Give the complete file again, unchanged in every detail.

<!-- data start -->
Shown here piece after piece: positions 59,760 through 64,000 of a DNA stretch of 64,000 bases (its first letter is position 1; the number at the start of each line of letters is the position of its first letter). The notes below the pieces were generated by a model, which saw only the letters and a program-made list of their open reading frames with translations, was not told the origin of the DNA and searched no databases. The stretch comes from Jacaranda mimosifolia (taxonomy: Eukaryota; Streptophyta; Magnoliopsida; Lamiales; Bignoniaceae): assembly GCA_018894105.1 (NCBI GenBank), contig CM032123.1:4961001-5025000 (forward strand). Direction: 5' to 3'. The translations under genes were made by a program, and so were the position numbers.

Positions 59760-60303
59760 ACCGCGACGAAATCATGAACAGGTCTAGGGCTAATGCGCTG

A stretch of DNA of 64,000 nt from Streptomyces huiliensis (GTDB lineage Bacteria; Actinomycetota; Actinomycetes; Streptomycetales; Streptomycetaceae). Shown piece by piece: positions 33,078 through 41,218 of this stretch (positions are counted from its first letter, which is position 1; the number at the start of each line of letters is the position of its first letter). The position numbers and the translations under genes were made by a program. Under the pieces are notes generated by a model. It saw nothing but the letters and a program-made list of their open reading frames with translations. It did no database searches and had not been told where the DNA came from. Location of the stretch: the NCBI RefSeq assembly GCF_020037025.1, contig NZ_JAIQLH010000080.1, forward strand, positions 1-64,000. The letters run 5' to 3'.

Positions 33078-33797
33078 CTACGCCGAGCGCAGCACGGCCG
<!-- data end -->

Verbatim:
Shown here piece after piece: positions 59,760 through 64,000 of a DNA stretch of 64,000 bases (its first letter is position 1; the number at the start of each line of letters is the position of its first letter). The notes below the pieces were generated by a model, which saw only the letters and a program-made list of their open reading frames with translations, was not told the origin of the DNA and searched no databases. The stretch comes from Jacaranda mimosifolia (taxonomy: Eukaryota; Streptophyta; Magnoliopsida; Lamiales; Bignoniaceae): assembly GCA_018894105.1 (NCBI GenBank), contig CM032123.1:4961001-5025000 (forward strand). Direction: 5' to 3'. The translations under genes were made by a program, and so were the position numbers.

Positions 59760-60303
59760 ACCGCGACGAAATCATGAACAGGTCTAGGGCTAATGCGCTG

A stretch of DNA of 64,000 nt from Streptomyces huiliensis (GTDB lineage Bacteria; Actinomycetota; Actinomycetes; Streptomycetales; Streptomycetaceae). Shown piece by piece: positions 33,078 through 41,218 of this stretch (positions are counted from its first letter, which is position 1; the number at the start of each line of letters is the position of its first letter). The position numbers and the translations under genes were made by a program. Under the pieces are notes generated by a model. It saw nothing but the letters and a program-made list of their open reading frames with translations. It did no database searches and had not been told where the DNA came from. Location of the stretch: the NCBI RefSeq assembly GCF_020037025.1, contig NZ_JAIQLH010000080.1, forward strand, positions 1-64,000. The letters run 5' to 3'.

Positions 33078-33797
33078 CTACGCCGAGCGCAGCACGGCCG